Contemporary Horrors: Destabilizing a Cinematic Genre
The University of Chicago, April 25-26, 2014
Abstracts of a maximum of 200-250 words are due no later than February 1, 2014 by email to firstname.lastname@example.org.
The turn of the millennium has witnessed a uniquely dazzling upsurge in cinematic production within the horror genre. How do we account for the prolific production and prodigious diffusion of horror film since the turn of this last century? From thematic topoi to cinematographic style, horror cinema of the past 10-15 years has witnessed numerous trends emerge, cross-pollinate internationally, and re-enter the genre in cycles of repetition and transformation accelerated by digital production and distribution technologies. And yet, the sheer proliferation and remarkable diversity of vital horror filmmaking makes defining the genre perhaps more challenging than ever before.
In the 21st century, as horror cinema has become more clearly than ever a global genre, those films that find their way to U.S. movie theaters represent only a small fraction of the total quantity made. Just as the vast majority of horror filmmaking now occurs independently of major studio support, practices of distribution and viewing have expanded and evolved with the internet making this impressive range of films available to fans around the world. One is left to question how structures of global information and capital (and strategies for evasion of such structures), affect the form and function of filmic negotiations of horror. In other words: What delineates horror as a genre in the 21st century? How have shock, fear, and the fantastic been defined in recent horror productions? If horror has become somehow an almost “universal” idiom of global experience, what unifies our senses of trauma? How are memory and melancholy supplanted by obscenity and anxiety?
To engage these and other questions, we welcome speakers who take diverse paths toward contemplation of the contemporary horror film and the questions it raises as a transnational cinematic genre. A panel of independent horror filmmakers will convene on Thursday, April 24, 2014 to inaugurate the conference. Adam Lowenstein, Professor of Film Studies at the University of Pittsburgh and author of Shocking Representation: Historical Trauma, National Cinema, and the Modern Horror Film, will provide the keynote.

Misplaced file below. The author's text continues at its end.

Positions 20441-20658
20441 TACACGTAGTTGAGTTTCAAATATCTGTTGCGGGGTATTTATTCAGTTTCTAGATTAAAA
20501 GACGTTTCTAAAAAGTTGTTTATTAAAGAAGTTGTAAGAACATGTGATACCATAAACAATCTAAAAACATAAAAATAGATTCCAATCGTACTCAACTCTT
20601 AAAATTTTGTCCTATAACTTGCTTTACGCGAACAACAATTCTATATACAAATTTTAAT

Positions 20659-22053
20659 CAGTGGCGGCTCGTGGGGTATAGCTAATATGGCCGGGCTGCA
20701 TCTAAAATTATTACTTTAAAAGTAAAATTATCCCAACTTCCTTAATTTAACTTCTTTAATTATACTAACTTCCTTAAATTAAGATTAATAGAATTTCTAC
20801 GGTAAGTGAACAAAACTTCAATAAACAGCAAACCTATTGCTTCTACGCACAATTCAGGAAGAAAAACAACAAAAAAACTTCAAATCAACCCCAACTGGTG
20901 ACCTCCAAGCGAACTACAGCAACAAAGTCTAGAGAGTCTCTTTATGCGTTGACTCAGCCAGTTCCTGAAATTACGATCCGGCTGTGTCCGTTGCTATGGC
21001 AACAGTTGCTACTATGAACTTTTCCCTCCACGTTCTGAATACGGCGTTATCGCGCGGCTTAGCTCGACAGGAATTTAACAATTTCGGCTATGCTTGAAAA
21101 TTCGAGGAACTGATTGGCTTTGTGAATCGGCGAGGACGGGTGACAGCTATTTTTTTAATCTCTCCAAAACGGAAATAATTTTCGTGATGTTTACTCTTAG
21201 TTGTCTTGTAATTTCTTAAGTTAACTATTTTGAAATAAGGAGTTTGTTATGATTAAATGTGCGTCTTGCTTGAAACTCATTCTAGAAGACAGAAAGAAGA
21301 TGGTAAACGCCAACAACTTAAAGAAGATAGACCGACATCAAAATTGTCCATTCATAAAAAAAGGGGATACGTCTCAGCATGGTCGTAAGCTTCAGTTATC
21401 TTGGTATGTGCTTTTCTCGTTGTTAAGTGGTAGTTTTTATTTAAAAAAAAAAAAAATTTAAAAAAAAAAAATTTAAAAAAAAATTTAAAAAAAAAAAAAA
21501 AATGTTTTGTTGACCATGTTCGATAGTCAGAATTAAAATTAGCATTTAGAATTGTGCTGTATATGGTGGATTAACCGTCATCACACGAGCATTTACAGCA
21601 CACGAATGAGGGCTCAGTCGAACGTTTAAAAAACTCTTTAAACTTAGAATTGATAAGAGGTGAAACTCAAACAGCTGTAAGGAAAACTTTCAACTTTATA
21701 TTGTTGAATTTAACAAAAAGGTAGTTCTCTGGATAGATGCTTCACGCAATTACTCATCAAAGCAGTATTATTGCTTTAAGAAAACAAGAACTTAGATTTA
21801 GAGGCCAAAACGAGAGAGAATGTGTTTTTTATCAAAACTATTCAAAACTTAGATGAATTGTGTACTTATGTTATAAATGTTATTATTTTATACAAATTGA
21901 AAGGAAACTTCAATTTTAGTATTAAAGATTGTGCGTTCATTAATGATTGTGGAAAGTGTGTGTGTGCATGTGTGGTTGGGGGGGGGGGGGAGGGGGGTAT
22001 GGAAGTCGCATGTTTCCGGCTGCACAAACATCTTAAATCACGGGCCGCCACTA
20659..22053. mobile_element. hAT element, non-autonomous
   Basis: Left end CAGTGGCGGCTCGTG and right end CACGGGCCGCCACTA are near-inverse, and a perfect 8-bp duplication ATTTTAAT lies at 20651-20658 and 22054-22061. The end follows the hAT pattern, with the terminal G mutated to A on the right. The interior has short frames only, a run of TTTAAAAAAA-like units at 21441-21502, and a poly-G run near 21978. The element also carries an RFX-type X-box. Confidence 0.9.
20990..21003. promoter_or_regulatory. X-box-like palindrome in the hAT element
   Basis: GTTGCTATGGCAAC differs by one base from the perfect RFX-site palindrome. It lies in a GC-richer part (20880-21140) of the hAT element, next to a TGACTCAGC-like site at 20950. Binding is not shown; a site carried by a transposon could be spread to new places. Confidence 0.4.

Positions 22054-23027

Topics that may be considered include but are not limited to:
- Gore and images of violence; body horror; torture porn/spectacle horror
- Auteurs and auteurist approaches to genre; alternative collaborationist approaches
- The significance of horror within contexts of national cinemas and the significance of national contexts for understanding international horror
- Transnationalism and border-crossings (international co-productions, émigré filmmakers, transnational influences)
- Remakes and genre formulae; translating and transducing horror across cultures and time
- New forms/patterns of distribution and spectatorship; Methods of advertising and publicity
- Queerness and gender issues in horror; the legacy of Carol Clover, Linda Williams, Robin Wood in
- The relationship of art-house cinema to genre (i.e. Haneke, Del Toro, Von Trier, Denis)
- Monsters and monstrosity
- The “found footage” film (Paranormal Activity, [REC], Cloverfield, etc.); "home movies" and the unheimlich
- Media in horror and “haunted media”; outdated medial artefacts between nostalgia and fear; the afterlife of formats
- Models for independent production
- The eroticization of the monstrous and the abject
- Technologies of horror and horrific technics: instruments of para-transmission
- Horrified psyches: anxiety, melancholy, depression, and affective models
- Horror as Event
- Speculative realism at the movies: the object’s ontology in the horror film.
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